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Doctors: It’s safe to return to offices, hospitals

Dr. Shadaba Asad knows that the fear of going to the doctor during the pandemic is very real.

She knows because the fear has been a family affair.

After her husband’s grandmother, who was nearly 100, died from COVID-19 in Iran, Asad’s mother-in-law, in her early 80s, who lives in Las Vegas, refused for months to see her own doctor for treatment of diabetes and heart disease.

“The mental toll of this disease is very, very real,” said Asad, medical director of infectious disease at University Medical Center.

On Wednesday, Asad joined other medical professionals and local government leaders at a news conference aimed at reassuring an unnerved public that it is safe to return to the doctor, the dentist or the hospital.

During March and April, hospitals postponed elective surgeries to ensure there would be sufficient resources to treat patients with COVID-19. Public health authorities urged Nevadans fearful that they had contracted the virus, but not seriously ill, to stay home and avoid crowding emergency rooms.

“During that time, staying home, staying healthy for Nevada, was effective, and I truly believe it saved lives in our state,” said Mason VanHouweling, the medical center’s CEO.

As the state began to reopen, hospitals in May resumed elective surgeries. “Since then we’ve done hundreds of surgeries, cutting-edge robotic surgeries, life-changing orthopedic and joint replacements, valuable diagnostic and comprehensive oncology services, and many, many others,” VanHouweling said, all with an emphasis on safety.

Safety protocols at the county hospital, for example, include medical screening, temperature-taking and hand-sanitizing before entering a facility, mask-wearing by everyone, and COVID-19 testing for all admitted patients.

Physical, financial tolls

Asad expressed concern that by avoiding the doctor’s office, patients with chronic conditions may be doing themselves irreparable harm. Untreated diabetes, for example, puts a patient at risk of complications that could result in a lower-limb amputation.

Patients are continuing to postpone treatment for emergency conditions, said Claude Wise, CEO of Valley Hospital Medical Center, noting that the volume of stroke patients is down 30 percent.

“We know people might be scared and afraid to go visit their physician or hospital provider,” Wise said. “But we are safe, we are ready.”

The Southern Nevada Health District “cannot confirm that cases of COVID-19 have been transmitted to patients in hospitals or medical practices,” according to spokeswoman Stephanie Bethel. She said exposures were possible but that health care providers had done “a very good job of preventing the spread of illness in their facilities.”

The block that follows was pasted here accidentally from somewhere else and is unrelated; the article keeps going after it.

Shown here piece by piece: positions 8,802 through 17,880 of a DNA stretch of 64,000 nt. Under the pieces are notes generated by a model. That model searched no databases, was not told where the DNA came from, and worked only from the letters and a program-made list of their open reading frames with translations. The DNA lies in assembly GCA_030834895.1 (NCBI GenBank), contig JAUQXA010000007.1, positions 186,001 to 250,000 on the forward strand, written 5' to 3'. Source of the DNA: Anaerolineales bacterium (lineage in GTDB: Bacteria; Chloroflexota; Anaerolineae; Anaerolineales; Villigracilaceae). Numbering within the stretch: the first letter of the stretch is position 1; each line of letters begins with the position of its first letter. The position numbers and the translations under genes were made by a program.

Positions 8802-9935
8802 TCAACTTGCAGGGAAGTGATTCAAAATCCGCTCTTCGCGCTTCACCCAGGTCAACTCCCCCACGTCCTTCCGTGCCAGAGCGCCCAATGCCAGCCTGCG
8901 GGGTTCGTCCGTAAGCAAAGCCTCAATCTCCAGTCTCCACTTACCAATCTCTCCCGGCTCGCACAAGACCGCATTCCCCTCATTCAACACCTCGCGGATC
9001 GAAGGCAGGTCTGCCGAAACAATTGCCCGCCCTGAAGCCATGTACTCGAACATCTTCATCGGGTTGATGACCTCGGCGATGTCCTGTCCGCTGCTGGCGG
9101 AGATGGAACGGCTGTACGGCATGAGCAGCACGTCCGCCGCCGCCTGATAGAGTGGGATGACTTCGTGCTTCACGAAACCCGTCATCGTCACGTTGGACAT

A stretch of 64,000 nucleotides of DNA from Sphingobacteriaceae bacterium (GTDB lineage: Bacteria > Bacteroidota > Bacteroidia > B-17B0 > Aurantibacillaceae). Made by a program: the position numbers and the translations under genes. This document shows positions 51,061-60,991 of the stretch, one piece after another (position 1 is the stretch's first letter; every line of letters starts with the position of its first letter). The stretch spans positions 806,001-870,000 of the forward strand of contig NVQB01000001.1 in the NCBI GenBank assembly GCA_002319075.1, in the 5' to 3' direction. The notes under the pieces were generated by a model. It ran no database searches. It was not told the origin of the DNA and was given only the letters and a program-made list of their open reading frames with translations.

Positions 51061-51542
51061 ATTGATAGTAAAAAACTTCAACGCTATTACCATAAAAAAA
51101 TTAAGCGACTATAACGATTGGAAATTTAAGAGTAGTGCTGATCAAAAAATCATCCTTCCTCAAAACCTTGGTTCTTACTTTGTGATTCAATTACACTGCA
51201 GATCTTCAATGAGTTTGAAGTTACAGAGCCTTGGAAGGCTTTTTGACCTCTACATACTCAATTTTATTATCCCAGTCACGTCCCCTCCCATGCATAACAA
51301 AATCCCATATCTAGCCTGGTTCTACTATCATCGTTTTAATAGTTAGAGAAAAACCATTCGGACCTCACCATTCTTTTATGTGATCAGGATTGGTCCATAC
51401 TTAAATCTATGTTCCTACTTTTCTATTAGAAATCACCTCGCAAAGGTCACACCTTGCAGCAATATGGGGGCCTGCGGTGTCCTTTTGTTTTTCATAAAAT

The Centers for Disease Control and Prevention does not have data that granular, a spokeswoman said.

The pandemic has also taken a financial toll on hospitals and medical practices.

In the first couple of months of the local outbreak, patient volumes at the medical center and its clinics declined by two-thirds and are still down by 40 percent, VanHouweling said. Before the outbreak, the public hospital had projected $11 million in earnings for the current fiscal year ending this month. It now predicts a $200 million loss, due not only to lower patient volumes but also higher costs that include treating more uninsured patients as unemployment has skyrocketed.

Dr. Marc Kahn, dean of UNLV’s School of Medicine, said that patient volumes at UNLV Medicine dropped by about 30 percent and remain down by about 15 percent.

“As you’ve heard from our hospital representatives, the hospitals are doing all they can to make sure that they’re safe, which they are,” Khan said. “And now it’s time, really, for people to start taking care of themselves.”

Mustering courage

Asad’s mother-in-law in recent weeks “finally mustered the courage” to go see her doctor. “And, fortunately, everything was fine. But it was a huge relief to actually get checked and to make sure that her blood work was good,” Asad said.

She cautioned, too, that people with uncontrolled diabetes, heart disease and lung disease often are most affected by the coronavirus.

“And that is all the more reason why you must go to your doctors, must go to your hospital and take care of these medical problems.” Asad said. “Not tomorrow, not next week, not next month. But right now, and today.”

She also urged people to ask questions of doctors, nurses and nonmedical staff to ease their minds.

Las Vegas City Councilman Brian Knudsen said the Las Vegas Medical District, which put on the news conference, is launching a print, radio and digital campaign in both English and Spanish to encourage people to call their doctors to make appointments. The Medical District is a cluster of hospitals, clinics and UNLV’s medical school just west of downtown Las Vegas.

Contact Mary Hynes at mhynes@reviewjournal.com or 702-383-0336. Follow @MaryHynes1 on Twitter.

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